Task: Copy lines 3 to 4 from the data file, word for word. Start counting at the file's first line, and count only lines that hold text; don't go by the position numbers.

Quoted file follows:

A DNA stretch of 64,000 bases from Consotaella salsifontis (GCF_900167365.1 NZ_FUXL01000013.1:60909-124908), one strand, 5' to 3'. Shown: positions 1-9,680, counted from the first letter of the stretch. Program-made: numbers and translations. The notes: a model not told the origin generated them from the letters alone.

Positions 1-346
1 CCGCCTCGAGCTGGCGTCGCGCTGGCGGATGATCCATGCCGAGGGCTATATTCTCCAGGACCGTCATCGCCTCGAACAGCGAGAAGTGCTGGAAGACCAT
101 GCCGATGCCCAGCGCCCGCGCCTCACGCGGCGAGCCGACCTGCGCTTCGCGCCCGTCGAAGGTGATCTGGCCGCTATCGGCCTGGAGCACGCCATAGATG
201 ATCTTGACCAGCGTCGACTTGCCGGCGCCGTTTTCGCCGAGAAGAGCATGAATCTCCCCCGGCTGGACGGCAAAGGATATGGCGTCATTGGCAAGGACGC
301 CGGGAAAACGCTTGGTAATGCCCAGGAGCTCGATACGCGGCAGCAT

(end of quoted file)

1 CCGCCTCGAGCTGGCGTCGCGCTGGCGGATGATCCATGCCGAGGGCTATATTCTCCAGGACCGTCATCGCCTCGAACAGCGAGAAGTGCTGGAAGACCAT
101 GCCGATGCCCAGCGCCCGCGCCTCACGCGGCGAGCCGACCTGCGCTTCGCGCCCGTCGAAGGTGATCTGGCCGCTATCGGCCTGGAGCACGCCATAGATG